User experience for identical technology can vary from one extreme to the other, suggesting that the issue of responsibility for user experience cannot simply be laid at the developer’s door.
In our experience, where there are problems with software – when it fails to deliver the expected returns or where users don’t get to grips with it – the fault rarely lies with the technology. The issue is almost always due to a mismatch between ambitions and resourcing, between cultures and interfaces, or between strategies and the people who those strategies affect. This leads us to the conclusion that responsibility – or rather the lack of it – is a problem that can derail a project even when it’s in its very early stages. For success, an organisation must take responsibility for aligning their aims, funding, culture and platforms – because if it doesn’t, the casualty is user experience and ultimately the project itself.
On time, on budget and still a failure
Take, for example, a senior executive newly arrived at a business. His previous position saw him successfully implement a SaaS application. He is brought in to replicate that project’s success in his new role. He cracks on and, because of his experience, brings the project in on time and on budget. Believing that everyone is happy and that an upturn in business is only a matter of time.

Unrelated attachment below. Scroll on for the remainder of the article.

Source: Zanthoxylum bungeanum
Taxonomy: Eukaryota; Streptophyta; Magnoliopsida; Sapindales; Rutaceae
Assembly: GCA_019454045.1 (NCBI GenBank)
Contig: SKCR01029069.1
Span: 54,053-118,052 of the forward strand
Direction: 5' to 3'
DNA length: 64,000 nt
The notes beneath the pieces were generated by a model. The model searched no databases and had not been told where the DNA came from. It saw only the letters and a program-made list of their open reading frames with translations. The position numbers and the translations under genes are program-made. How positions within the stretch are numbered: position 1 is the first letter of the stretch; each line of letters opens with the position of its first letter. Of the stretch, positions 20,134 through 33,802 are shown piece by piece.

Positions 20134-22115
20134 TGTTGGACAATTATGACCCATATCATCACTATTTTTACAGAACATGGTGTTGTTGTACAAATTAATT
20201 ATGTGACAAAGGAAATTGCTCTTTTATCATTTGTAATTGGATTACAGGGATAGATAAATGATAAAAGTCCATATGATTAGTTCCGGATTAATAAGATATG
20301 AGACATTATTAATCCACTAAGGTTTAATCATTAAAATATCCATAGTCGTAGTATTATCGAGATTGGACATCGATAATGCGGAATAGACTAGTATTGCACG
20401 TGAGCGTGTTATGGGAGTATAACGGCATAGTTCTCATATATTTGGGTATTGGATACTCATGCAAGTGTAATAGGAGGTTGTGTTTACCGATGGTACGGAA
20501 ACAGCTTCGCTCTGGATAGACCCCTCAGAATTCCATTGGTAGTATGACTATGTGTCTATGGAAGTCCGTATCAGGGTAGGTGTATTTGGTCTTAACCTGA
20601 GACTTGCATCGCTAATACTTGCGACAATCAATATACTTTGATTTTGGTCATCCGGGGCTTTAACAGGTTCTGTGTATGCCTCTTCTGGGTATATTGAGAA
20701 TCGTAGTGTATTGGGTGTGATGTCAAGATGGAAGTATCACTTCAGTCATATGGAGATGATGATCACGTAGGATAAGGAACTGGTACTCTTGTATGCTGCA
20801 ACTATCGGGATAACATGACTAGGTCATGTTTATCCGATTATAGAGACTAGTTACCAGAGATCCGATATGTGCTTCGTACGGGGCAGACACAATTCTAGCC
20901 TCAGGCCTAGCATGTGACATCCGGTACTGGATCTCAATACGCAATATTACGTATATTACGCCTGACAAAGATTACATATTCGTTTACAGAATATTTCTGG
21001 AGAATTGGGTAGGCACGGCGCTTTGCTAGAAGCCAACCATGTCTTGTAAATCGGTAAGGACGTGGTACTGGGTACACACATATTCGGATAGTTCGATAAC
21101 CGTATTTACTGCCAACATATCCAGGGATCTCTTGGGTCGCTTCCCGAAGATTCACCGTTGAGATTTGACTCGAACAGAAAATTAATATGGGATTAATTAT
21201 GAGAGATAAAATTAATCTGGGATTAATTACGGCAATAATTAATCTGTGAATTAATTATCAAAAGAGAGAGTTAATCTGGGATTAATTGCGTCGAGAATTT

As far as responsibilities go, has this exec delivered? On time and on budget, yes, but what of the users? Is their experience benefiting them and the organisation they work for?
Our hypothetical executive went ahead without considering the impact on the employees. Thinking that this organisation was similar to the previous one. But let’s imagine, for a moment, a vastly different culture was in place. He’d assumed that the new teams would be as open and accepting as those he’d worked with previously, but instead, his failure to understand the new environment left users not just failing to benefit from the implementation but also disengaged and demotivated.
The impact on the employee
User experience goes beyond screens and functionality. It’s a much broader category, and ensuring that it is positive requires attention to be paid to every aspect of it. Someone within a change management team must be responsible for clearly communicating its aims. We’re not simply talking about the how of operating the new platform, but also the why. And where there is a disconnect between those whys and the aims of the individual employees, that too must be addressed. The responsible employer knows that a new software platform, however brilliant its whizz-bangs and widgets, needs a motivated workforce to shine. If the platform will fundamentally change someone’s role, a plan should be in place for their future.
Responsibility doesn’t start and end with adhering budgets and schedules. It’s not always about rigidly measured targets or the achievement of KPIs. Sometimes it is about the platform, but it’s always, surely, about the people?